Clinical Case 110: Sepsis, Scans and Surgeons

Here is a case that may keep you guessing.  One for the US nerds.  Here we go:

25 year old tourist – visiting the town, she has been backpacking for 6 months and the history is a little vague… but basically she thinks she may have had a miscarriage about 5 months ago.

She had a positive pregnancy test and two weeks later developed pain and PV bleeding.  Didn’t see a doctor as she had no travel insurance…  the pain settled and she thinks she may have passed some large clots  – anyway the symptoms settled and she carried on her travels.  No imaging was done.

Fast forward to now – 5 months later.

The history is of 24 hours of lower ado pain. The pain started in the left iliac fossa.  Was well localised but has since become more generalised – on examination she is guarding and has clear peritonism across the lower belly.  Certainly she is more tender on the left.  She is febrile (39.8 C = 103.6 F), tachycardia 110 and has a BP of 90/60.  She denies any recent PV loss, discharge or urinary symptoms.  Her bowels were OK until yesterday – no motion since the pain started.  A VBG shows a mild, compensated metabolic acidosis, normal lactate.

He UA shows some pyuria but no nitrites.  And the B-hCG is…..   [drum roll] .. negative.

So in summary – a 25 yo lady who may have had a spontaneous miscarriage 5 months ago now presents with a sepsis picture, left iliac fossa pain and peritonism.  We need a scan!  So I will show you a series of 6 TV US images now and let you interpret them…  here we go.   [I have added captions to orient you if you are not familiar with TV scan which can look a bit weird to the uninitiated ]

I think I will let this case linger here for a few days.  Would really love to hear your thoughts on these images, the possible diagnoses and where to next!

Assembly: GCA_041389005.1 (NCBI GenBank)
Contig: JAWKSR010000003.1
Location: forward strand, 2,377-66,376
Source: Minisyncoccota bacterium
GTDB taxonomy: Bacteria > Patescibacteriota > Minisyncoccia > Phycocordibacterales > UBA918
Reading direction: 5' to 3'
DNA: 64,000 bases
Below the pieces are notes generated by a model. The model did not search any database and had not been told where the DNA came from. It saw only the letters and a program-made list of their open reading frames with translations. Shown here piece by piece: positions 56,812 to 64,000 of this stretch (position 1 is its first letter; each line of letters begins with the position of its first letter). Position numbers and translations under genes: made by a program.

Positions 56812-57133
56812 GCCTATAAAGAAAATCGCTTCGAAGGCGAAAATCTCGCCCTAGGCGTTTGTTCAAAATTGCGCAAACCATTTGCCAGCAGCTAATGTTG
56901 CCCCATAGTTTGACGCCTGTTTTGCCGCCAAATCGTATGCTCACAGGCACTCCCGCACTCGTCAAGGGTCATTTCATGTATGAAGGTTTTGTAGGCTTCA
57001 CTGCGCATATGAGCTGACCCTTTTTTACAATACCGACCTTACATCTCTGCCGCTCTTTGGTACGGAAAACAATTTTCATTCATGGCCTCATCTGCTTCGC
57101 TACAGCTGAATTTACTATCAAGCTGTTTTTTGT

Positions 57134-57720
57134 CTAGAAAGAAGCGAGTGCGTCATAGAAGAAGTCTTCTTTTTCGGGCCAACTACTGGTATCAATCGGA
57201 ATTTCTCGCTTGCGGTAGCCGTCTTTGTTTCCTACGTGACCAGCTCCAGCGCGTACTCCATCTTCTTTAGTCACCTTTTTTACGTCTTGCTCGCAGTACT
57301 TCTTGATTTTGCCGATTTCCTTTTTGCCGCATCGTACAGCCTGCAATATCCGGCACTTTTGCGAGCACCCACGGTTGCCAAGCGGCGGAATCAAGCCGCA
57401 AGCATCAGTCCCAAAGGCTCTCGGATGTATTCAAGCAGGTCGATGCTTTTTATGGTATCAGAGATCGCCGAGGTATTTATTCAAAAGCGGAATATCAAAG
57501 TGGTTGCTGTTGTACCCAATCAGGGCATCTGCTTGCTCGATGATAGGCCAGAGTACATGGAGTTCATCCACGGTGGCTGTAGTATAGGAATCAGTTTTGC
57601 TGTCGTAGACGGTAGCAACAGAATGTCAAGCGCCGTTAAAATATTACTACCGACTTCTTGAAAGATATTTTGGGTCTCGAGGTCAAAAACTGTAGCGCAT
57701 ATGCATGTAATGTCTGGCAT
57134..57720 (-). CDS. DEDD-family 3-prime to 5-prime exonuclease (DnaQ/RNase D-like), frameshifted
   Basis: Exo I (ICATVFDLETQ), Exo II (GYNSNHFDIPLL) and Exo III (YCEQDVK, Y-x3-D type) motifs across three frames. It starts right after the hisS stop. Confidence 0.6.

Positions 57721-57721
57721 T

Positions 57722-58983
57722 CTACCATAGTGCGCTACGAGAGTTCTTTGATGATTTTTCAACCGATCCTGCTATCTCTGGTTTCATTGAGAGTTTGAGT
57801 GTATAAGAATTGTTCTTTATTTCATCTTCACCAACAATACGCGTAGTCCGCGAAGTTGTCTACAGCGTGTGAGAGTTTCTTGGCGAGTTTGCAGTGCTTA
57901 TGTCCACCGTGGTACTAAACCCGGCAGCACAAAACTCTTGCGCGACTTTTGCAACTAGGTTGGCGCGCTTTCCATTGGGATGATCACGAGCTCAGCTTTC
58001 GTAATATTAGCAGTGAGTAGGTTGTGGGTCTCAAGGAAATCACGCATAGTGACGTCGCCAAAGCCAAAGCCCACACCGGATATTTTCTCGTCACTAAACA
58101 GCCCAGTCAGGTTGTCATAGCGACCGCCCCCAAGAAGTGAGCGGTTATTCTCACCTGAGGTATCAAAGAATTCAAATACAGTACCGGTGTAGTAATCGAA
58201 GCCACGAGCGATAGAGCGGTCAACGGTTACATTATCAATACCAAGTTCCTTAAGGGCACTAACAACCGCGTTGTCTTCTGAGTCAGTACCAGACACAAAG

Of course I will tell you what the final outcome and diagnosis was – but first lets see what you think of these images in this scenario.

Comments please.  Are you a super sleuth with a scanner?

Casey

Right ovary on TV
Right ovary on TV
Longitudinal pelvis view
Longitudinal pelvis view
Left pelvis adnexa
Left pelvis / adnexa
Left ovary
Left ovary
Left pelvis mass long.
Another look at the left pelvic mass

And so what happened in this case? What was the diagnosis?

After some fluid resuscitation and empirical antibiotics we headed off to the OT. Gynae started with a laparoscope – which showed: – a lot of purulent fluid – a long inflamed appendix which was adherent to theft anterior pelvic peritoneum, wrapped in omentum. – the appendix had a terminal abscess which contained a sac of frank pus in a strange casing! – Presumably a partially walled off appendix abscess in an odd location. Moral of the story: an unusual appearance of a common disease is commoner than the usual appearance of a rare disease ! The pregnancy was “noise” unhelpful clinical data

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